Ruth Bell Graham, wife of evangelist Billy Graham, may have said it best. Taking the major role in raising five children while her husband tended to the spiritual needs of the country, she was once asked— as First Lady Barbara Bush explained— whether she’d ever entertained the possibility of divorce. “Divorce? No. Murder? Yes,” she replied.
It’s inevitable that, over the years, you’ve hurt each other. That kind of pain can be hard to shake, or as Dorothy Parker put it, “Women and elephants never forget.” But God asks us to do exactly that— to forgive and keep no record of wrongs (1 Corinthians 13:5). That’s difficult, but it’s necessary in marriage. You have to make the purposeful decision to forgive and move on or seek counseling to reach common ground.
Make the effort to turn the page and go forward together. This next phase of life has to start not just with laughter but also with forgiveness. Because so many things have changed over the years, and because recommitting makes a marriage feel fresh again, many women in this phase of life choose to renew their vows. Women feel like they’ve learned from experience and are ready to rededicate themselves to their partner with a renewed focus and with the savvy to do things right this time. Plus, it means I sell another fabulous dress. That’s a win- win.
Faith can help a lot. Ecclesiastes 4:12 teaches us that a cord of three strands is not easily broken. This is a picture of united spouses with faith in God at the center of the marriage. Early on, Eddie and I were far from regular in our church attendance because by the time Sunday rolled around, both of us were often too weary to move. Moving into this phase of life, that’s no longer the case. We get up on Sunday mornings and go to church— together— and we have become more involved as volunteers in various church activities.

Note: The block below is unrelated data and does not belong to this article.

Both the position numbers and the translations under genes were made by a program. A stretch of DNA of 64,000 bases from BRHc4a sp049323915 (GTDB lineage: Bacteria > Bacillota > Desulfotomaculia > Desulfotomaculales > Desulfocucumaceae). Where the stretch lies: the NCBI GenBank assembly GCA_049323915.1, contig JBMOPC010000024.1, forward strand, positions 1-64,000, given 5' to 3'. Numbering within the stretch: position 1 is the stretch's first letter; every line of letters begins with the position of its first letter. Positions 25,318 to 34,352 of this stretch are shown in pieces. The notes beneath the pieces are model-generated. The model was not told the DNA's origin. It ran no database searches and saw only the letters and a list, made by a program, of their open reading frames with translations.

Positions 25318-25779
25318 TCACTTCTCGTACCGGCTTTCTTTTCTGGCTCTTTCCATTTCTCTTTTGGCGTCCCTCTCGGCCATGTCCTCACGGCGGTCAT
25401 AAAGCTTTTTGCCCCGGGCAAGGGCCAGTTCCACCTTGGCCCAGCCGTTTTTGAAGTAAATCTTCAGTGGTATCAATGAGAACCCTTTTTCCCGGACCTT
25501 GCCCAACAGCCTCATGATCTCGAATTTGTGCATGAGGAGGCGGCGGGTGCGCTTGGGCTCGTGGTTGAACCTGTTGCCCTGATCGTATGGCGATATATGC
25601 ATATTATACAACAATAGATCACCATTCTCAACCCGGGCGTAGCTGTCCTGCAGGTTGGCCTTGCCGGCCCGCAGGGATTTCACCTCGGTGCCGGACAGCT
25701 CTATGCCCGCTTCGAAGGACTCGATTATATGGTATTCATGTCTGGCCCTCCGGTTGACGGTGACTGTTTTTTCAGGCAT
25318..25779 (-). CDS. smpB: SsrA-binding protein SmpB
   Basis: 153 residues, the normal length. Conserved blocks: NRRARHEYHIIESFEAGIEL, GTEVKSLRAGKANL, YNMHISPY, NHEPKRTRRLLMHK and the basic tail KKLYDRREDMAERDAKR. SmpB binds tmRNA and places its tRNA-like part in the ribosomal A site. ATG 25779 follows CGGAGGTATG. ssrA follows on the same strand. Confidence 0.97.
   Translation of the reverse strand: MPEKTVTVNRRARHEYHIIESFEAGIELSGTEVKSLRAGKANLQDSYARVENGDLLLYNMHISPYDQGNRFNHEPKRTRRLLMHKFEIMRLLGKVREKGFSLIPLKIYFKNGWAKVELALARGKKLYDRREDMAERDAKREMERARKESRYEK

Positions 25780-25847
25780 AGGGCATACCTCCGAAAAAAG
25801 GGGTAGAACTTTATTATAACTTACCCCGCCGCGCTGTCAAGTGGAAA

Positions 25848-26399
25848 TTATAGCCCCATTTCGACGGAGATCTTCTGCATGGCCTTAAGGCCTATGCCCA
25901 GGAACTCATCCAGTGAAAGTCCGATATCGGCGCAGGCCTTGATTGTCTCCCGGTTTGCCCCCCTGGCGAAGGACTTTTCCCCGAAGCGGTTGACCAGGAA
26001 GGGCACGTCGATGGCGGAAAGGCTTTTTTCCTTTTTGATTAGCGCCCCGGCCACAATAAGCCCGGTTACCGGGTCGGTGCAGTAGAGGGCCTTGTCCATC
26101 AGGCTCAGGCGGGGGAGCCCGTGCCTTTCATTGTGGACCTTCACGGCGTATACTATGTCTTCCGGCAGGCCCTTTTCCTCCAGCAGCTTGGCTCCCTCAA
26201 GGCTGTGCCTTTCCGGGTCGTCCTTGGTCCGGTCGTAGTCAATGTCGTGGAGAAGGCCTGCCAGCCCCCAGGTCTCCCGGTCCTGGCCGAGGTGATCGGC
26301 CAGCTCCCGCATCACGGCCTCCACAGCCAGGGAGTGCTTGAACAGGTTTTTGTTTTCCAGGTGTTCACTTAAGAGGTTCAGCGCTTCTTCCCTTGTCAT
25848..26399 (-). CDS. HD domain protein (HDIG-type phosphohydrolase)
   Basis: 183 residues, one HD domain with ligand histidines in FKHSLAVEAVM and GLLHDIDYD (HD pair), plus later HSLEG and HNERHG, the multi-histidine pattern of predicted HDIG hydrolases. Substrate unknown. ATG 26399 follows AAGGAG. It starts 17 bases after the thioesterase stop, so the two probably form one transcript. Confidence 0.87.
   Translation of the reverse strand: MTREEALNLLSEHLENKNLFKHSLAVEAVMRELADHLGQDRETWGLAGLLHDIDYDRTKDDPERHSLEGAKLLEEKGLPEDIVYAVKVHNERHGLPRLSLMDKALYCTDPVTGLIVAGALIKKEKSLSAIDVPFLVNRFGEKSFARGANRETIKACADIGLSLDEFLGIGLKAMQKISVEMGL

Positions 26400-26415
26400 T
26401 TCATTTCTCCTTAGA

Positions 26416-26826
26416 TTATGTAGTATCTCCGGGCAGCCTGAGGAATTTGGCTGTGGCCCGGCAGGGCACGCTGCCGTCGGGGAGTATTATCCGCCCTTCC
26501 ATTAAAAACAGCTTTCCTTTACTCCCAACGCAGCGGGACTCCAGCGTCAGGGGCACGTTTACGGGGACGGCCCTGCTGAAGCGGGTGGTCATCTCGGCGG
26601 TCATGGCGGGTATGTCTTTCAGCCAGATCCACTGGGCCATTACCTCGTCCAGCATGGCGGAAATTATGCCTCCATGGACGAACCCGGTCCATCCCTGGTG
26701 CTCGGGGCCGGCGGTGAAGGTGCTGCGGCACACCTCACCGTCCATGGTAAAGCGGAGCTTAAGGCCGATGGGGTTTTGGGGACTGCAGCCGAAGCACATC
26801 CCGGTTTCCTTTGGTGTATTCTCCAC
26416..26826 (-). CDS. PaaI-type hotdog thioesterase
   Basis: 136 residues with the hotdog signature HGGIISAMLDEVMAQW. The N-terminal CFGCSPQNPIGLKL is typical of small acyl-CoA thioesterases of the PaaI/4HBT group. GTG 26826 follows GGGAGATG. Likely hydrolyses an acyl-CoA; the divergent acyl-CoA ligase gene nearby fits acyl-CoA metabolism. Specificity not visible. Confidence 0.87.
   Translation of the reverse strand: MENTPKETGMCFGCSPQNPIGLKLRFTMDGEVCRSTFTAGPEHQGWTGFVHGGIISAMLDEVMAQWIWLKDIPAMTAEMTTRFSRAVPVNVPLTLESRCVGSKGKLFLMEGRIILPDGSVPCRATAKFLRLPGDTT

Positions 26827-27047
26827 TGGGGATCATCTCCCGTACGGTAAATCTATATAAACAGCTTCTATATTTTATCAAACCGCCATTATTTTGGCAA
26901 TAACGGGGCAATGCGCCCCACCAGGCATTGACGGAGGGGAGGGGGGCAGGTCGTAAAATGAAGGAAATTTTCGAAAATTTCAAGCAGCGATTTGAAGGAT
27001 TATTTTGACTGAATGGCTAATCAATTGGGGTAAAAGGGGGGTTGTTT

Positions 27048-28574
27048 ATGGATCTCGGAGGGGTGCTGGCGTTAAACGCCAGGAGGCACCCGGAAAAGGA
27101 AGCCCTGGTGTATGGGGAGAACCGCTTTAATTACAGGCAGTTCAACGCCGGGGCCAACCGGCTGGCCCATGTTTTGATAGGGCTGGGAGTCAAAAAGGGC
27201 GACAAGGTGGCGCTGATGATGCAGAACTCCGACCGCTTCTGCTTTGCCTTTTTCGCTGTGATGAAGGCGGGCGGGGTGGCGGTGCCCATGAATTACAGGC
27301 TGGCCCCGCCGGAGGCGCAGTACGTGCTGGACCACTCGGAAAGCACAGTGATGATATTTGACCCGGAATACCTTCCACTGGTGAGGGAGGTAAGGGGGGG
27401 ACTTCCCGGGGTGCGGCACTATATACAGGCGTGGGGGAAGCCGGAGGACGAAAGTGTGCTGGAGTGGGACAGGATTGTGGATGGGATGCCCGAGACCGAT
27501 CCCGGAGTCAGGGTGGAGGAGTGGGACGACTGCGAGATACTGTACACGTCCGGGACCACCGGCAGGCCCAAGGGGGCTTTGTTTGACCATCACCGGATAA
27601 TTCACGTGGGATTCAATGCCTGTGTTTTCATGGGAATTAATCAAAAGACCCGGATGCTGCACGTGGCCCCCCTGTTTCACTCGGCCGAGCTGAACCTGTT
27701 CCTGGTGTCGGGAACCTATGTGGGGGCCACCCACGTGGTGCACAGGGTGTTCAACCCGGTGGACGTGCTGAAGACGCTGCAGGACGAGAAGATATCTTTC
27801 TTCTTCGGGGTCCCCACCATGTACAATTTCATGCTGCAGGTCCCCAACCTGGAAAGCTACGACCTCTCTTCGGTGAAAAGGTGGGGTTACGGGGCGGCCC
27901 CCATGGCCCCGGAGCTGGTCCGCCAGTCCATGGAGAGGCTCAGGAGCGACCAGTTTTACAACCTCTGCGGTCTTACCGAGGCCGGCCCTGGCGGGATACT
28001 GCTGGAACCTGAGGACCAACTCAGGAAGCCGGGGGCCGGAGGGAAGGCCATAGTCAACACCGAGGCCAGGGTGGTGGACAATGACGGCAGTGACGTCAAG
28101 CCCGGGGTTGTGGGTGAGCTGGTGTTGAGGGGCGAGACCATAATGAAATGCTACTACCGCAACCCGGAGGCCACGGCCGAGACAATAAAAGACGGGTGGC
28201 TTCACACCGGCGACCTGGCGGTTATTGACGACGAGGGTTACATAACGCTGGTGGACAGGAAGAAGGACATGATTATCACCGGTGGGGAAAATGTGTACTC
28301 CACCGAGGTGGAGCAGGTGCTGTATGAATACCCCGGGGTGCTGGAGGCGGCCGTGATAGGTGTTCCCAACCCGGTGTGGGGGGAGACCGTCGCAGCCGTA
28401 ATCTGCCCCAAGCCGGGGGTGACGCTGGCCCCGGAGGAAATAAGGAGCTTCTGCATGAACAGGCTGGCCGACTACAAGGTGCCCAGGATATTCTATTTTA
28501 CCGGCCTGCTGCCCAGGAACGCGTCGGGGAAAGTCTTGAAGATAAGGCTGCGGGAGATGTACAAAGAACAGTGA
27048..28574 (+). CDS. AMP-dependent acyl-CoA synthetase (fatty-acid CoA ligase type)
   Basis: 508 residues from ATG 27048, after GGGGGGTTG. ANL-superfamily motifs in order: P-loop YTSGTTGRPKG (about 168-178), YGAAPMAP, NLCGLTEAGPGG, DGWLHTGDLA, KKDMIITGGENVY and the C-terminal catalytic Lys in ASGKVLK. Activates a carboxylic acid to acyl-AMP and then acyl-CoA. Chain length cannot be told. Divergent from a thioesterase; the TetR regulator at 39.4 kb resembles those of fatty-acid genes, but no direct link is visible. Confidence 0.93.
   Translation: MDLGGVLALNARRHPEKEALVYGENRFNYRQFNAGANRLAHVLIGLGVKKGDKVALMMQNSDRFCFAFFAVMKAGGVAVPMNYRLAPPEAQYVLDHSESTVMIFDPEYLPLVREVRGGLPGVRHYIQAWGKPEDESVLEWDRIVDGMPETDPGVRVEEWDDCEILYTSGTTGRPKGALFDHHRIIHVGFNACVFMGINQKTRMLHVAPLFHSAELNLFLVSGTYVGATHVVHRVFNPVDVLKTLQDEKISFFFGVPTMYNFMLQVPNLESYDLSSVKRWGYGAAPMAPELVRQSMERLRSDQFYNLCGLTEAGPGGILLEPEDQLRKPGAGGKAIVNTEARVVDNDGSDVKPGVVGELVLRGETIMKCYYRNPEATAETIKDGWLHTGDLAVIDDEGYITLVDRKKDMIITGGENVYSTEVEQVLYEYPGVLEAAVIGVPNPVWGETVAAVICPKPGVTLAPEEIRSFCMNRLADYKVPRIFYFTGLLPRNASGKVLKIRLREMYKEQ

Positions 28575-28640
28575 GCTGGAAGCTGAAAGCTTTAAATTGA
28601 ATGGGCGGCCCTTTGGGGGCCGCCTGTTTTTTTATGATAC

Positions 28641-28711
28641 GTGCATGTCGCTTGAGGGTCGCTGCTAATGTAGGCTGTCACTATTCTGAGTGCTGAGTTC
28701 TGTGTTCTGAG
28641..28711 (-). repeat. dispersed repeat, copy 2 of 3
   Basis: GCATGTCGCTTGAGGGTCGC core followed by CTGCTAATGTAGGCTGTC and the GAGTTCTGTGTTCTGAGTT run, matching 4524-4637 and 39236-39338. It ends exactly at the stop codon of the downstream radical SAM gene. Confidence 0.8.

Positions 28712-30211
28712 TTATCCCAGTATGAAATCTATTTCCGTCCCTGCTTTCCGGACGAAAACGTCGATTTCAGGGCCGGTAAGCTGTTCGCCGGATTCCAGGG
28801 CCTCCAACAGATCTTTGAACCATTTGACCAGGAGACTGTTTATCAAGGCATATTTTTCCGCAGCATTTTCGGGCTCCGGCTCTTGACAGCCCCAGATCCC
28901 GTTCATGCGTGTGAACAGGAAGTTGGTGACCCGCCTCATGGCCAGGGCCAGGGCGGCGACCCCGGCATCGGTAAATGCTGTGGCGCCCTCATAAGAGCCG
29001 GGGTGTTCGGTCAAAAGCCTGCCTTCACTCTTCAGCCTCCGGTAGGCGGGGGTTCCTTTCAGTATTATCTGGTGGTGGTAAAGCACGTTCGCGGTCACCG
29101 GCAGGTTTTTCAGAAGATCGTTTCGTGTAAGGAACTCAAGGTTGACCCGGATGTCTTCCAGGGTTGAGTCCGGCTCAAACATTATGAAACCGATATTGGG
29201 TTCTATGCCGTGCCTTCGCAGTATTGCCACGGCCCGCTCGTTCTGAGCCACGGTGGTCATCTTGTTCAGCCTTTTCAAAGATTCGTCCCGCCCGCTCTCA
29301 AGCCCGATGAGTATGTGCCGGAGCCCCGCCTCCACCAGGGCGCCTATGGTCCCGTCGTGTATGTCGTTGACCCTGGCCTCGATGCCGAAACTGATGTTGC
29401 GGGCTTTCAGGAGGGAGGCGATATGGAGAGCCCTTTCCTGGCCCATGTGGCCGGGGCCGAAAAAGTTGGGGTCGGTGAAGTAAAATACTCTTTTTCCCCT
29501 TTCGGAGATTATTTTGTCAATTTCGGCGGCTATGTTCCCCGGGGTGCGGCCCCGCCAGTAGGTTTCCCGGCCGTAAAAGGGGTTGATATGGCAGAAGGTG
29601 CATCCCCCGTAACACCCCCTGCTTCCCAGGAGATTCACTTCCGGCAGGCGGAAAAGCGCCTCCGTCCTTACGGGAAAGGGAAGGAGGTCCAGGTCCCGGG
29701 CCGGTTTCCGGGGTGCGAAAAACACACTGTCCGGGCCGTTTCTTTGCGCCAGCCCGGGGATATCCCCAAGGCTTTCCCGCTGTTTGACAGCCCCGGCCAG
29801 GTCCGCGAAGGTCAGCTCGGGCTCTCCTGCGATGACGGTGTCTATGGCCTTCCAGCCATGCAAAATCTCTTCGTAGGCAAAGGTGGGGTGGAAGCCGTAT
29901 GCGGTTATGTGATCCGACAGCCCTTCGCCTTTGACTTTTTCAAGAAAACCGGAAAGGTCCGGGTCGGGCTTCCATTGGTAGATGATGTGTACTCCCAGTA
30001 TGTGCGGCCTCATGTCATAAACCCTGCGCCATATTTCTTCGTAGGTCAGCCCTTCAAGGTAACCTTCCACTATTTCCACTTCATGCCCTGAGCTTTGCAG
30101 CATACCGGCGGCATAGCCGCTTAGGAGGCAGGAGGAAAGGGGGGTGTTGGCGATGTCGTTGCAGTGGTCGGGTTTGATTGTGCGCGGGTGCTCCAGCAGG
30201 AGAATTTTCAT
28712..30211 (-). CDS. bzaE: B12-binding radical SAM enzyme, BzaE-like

Faith has strengthened our commitment to each other, and it has offered us a supportive community of people who reinforce it. If you’re not currently involved in a faith community with your spouse, I recommend getting started. Surrounding yourself with a community and friendships that support your relationship is important, in both good times and bad.
Taken from “Say Yes to What’s Next” by Lori Allen. Copyright ©2020 by Lori
Allen. Used by permission of Nelson Publishing, an imprint of Thomas Nelson.
Women today are facing so much uncertainty—about life and the future. The need to pivot is stronger than ever, but many of us feel powerless to change or simply don’t know how to take that essential first step. For Lori Allen, business owner, breast cancer survivor, and star of TLC’s Say Yes to the Dress: Atlanta, these vital life lessons are the inspiration for her new book. Say Yes to What’s Next is more than just a guide for our best tomorrows, it’s the beginning of a life-makeover movement for women of all ages.
Lori Allen’s advice stems from the ups and downs of her personal life: from building one of the biggest and busiest bridal megasalons in the country to navigating her position in the sandwich generation and caring for a husband battling cancer during her breast cancer diagnosis and treatment. Lori shares her life experiences with confidence, wisdom, and her signature humor to model how today’s women—especially those of us approaching age fifty and beyond—can live out the coming years as the best of our lives.